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Mustang Region Trekking


With a cultural history that is as intriguing as the landscape, Mustang has piqued the curiosity of many Himalayan adventurers, and only recently was it opened for limited visitation. Historically a vital trading route between Tibet and India, the trail into Mustang is lined with the fascinating remains of forts that served as tax collection out posts. Settlements in Mustang were fortified, a testament to its turbulent history. More recently, in the late 1950s and 60s, the area was a center for Khampas, Guerrilla's who were trained and armed by the US C.I.A. to resist the Chinese Army's occupation of Tibet. 

There are records that outline events stretching back to the eighth century, and from the writings of the Tibetan poet Milarepait is known that the unique form of Buddhism called Sakyapa has been practiced here since 1073. This form of Buddhism lacks the more familiar metaphysical aspect; it is more worldly and practical, perhaps in response to the unforgiving environmental pressures in this area. 

Throughout recent decades, the Nepalese Government had maintained total restriction on visitation to this area. The democratic change of government of 1990 and the increasing international pressures for a more open Nepal have coincided to remove these restrictions. Since 1992, limited visitation has been allowed, providing the trekking party meets strict environmental requirements and pays a substantial amount for the entry permit. These conditions limit the number of visitors, minimize their impact, and generate revenues needed for future conservation efforts in this region.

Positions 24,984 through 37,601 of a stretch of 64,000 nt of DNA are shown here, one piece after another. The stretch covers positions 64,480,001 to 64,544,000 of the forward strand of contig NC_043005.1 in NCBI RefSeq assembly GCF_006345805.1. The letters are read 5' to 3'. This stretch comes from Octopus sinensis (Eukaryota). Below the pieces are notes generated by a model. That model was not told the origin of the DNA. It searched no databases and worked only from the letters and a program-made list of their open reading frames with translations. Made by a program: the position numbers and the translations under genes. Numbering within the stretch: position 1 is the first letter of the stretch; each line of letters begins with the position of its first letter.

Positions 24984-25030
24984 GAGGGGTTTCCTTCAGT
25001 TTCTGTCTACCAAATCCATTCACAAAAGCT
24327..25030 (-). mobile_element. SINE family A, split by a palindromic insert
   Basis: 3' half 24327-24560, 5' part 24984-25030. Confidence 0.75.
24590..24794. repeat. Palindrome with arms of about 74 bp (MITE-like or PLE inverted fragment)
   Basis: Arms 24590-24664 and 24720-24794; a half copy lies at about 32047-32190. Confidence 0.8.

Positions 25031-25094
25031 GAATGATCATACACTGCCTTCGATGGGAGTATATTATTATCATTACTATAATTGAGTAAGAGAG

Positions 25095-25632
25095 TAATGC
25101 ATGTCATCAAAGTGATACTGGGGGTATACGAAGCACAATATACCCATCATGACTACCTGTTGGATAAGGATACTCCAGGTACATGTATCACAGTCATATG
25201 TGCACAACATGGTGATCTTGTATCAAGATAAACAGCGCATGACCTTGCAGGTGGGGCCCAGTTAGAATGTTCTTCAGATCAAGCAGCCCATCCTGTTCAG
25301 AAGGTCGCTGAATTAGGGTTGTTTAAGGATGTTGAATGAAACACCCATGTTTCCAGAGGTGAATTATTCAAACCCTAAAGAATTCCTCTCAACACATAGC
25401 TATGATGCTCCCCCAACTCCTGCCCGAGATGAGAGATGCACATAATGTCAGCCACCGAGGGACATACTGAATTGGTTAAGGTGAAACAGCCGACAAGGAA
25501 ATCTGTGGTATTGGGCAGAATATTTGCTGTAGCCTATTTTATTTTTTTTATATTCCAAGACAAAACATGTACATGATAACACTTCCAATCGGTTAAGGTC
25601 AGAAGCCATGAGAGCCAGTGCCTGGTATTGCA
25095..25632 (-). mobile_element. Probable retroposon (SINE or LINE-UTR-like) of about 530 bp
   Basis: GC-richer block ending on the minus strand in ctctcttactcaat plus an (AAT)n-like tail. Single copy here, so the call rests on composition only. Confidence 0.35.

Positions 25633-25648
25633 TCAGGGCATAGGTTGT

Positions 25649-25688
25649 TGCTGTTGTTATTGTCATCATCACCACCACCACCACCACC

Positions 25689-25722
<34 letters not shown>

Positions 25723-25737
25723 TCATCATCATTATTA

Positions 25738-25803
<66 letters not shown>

The trekking route stays mostly on the valley floor, though it may traverse the ridge during the occasional rainy period, which raises the level of the river. The horses provide uphill assistance, but must be dismounted for descending. Without substantially high passes (nothing over 5.000 meters) this is not too physically demanding as a trek, and it has the added advantage of a very long season, due to the lack of monsoon rains or high pass crossings. 

Mustang's capital "City" is Lo Manthang, a magical place imbibed with centuries of rugged history. Set on a broad plateau, the town deserves its name, which translates from Tibetan as "plain of inspiration". The Raja, or King, lives in his palace in the center, while the four major temples form the corners of town. Lo Manthang and the surrounding area are usually savored for a day or two before heading back down toward Jomsom.

Govinda Panta, the owner of Adventure Pilgrims Trekking ,has gone trekking in 1992 with first group from Germany with Houser excursion.

Now,either you can take a jeep drive to upper mustang or trekking there with expert company guide with wilder path.


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